As an adjunct professor, I get to teach teachers the value of teaching. I really enjoy teaching- I love helping people. I really do. I love the idea of education, I love the thought of learning, I love the notion that we can all be successful in our own ways. I love the transformation of lessons, I love the spark of knowledge, I just love it.
But I hate being a teacher.
Here’s the deal: recently, I was talking to my cousin who is getting her Master’s as a family nurse practitioner. My sister has the same degree. These lovely people will likely get a $20,000 salary jump to offset their loans and the increased responsibilities. They deserve it. In no way with what I’m about to say am I questioning their pay rate, because frankly, I think nurses are equally underpaid. But they get to make the choice to get a master’s degree and their payout is worth it.
Teachers get a 4,000 a year raise typically after they’ve obtained their master’s degrees. We are a Master at our practice, at least that’s what my 8 years of school has shown me. Yet, I am not treated as a Master. I’m treated as an apprentice who must pay my Master’s student loans while allowing someone without education experience call the shots.
Seriously, that would be like Bruce Lee being bossed around by a writer… telling him he’s not kicking right because that’s not how the story was written.
In my current job, I am valued. I am appreciated. I am happy with what I do. I’m not even talking about administrators, because they are facing their own pressures.
I’m talking about the policy makers. The people who make the laws, the rules, the tests, the ‘rigor’ and who are transforming education, adding more responsibility to teacher’s plates, but not paying them more. In a way, this is a manifesto to all my teacher friends out there who have to write SLO’s and who have to change what they’ve been doing; even if it works. Who have to teach to a test created by a corporation. Who have to eat lunch while dodging grapes in the lunch room. Who have to get up at 3 AM to grade papers and write better lessons. Who have to spend their own money on books that kids will enjoy. Who have to attend training after training. Who need more schooling. Who need more certifications. Who needs 1-3 other jobs just to keep up.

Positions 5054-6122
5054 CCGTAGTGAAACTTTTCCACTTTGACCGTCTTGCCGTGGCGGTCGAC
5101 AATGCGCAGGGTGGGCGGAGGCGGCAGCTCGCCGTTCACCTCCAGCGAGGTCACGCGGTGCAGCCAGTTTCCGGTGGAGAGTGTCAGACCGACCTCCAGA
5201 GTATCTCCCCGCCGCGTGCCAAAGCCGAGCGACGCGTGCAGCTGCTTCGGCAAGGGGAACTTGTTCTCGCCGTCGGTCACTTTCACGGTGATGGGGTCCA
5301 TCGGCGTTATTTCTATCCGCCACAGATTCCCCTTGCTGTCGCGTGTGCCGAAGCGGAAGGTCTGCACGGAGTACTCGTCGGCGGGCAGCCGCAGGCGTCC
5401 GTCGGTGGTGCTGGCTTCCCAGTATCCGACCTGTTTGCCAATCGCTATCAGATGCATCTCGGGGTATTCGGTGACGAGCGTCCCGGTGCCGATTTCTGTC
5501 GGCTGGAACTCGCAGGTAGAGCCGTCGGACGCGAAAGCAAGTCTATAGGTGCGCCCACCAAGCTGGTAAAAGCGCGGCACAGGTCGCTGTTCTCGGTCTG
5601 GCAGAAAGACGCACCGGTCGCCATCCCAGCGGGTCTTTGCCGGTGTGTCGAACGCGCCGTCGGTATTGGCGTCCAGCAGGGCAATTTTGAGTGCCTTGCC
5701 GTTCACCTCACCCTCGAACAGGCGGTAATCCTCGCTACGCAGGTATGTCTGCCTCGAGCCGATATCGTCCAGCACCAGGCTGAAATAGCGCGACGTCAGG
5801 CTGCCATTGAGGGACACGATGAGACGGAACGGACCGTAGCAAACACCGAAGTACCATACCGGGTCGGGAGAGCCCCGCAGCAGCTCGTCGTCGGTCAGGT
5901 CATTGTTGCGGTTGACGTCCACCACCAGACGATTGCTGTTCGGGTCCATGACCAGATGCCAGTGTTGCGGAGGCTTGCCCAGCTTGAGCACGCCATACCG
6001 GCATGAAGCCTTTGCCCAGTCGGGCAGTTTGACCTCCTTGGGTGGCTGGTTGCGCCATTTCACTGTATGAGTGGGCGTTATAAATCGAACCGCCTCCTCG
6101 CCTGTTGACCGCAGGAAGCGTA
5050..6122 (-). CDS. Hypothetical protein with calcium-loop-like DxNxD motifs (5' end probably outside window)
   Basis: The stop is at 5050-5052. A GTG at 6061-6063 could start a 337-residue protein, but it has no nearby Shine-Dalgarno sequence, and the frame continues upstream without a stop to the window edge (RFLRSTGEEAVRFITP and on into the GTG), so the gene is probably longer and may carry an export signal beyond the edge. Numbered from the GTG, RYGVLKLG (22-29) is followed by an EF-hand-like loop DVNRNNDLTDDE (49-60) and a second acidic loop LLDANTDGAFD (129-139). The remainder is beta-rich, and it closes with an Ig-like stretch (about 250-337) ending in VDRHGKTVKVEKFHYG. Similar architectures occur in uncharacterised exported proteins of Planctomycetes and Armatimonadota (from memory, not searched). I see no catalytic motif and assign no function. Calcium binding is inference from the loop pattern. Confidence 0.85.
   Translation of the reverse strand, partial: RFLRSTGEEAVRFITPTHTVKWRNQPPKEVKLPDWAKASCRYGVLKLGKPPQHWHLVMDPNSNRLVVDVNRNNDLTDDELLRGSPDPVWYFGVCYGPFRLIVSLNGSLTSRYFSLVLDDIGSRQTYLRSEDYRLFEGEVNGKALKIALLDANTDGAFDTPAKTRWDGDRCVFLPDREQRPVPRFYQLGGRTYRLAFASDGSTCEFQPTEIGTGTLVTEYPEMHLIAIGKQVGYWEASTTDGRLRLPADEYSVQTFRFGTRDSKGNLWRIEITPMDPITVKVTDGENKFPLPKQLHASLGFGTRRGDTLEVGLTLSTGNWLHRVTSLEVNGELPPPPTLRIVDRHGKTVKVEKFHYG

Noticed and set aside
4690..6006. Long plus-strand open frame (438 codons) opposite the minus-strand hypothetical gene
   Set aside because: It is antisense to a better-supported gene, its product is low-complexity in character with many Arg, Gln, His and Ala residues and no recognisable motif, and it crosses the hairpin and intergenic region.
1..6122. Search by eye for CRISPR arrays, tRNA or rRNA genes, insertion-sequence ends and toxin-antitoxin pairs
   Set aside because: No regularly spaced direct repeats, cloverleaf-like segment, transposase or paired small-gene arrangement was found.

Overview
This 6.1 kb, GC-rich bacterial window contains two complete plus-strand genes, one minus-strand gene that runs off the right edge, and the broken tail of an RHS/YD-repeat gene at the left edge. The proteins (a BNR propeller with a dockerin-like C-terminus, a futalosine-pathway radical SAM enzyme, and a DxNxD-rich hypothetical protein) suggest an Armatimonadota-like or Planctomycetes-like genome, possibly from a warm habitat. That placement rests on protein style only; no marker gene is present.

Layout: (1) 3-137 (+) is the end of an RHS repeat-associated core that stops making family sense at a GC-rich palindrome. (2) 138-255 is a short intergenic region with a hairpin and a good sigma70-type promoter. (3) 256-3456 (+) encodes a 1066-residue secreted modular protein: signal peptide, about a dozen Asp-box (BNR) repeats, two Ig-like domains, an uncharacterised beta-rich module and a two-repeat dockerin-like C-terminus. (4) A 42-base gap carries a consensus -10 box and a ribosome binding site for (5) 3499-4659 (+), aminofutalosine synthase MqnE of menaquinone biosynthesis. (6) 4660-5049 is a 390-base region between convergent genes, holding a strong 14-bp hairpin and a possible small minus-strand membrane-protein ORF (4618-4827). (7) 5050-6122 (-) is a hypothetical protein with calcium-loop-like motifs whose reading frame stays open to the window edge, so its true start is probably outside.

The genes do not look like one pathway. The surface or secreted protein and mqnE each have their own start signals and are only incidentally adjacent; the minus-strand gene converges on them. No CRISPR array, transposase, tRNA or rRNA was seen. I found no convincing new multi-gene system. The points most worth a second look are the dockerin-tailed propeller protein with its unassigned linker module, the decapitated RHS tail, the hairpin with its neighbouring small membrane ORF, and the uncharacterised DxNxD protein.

But change is good. I get that. We need change. However, for the first time since I’ve been a public education teacher (which is longer than Betsy DeVos), I am afraid. We have a woman who doesn’t understand what it’s like to be a public teacher about to take control of our public schools. I mean, maybe she’ll be great. But so far, what I’ve seen is subpar. You don’t confuse the IDEA.
I did not vote for Trump, but I’ve been open minded about his presidency. I’ve been hopeful because we need hope. I’m sorry, but I can’t let this one go.
Maybe DeVos can turn around the money crisis we face because she’s rich, but I doubt it. And if you start treating a school like a business, you will fail. Students are not raw material- they are live creatures who each need different things and different times. I’m a teacher and I understand that. People think teaching is simply taking a textbook and reading from it. That may be the case for some, but I can assure you that the teachers that are making a difference use the textbooks (that cost more than their salary for the year) as a basis to change the world. We take what’s in there, make it relevant, form relationships, we spend time, we do what needs to be done to help our clients (not raw materials) become successful.
Please, please, please, if you are reading this: Wear red on Wednesday and choose a teacher to do the job. They know what teachers, administrators, and, most importantly, students need. And it’s not more policy, vouchers, or private schools. We need the life breathed back into the schools and that won’t happen by a billionaire who doesn’t know the difference between growth and proficiency.
If this happens, I can promise all the good teachers out there fighting daily with these legislative trip wires will quit. And all we will be left with are textbooks and tests.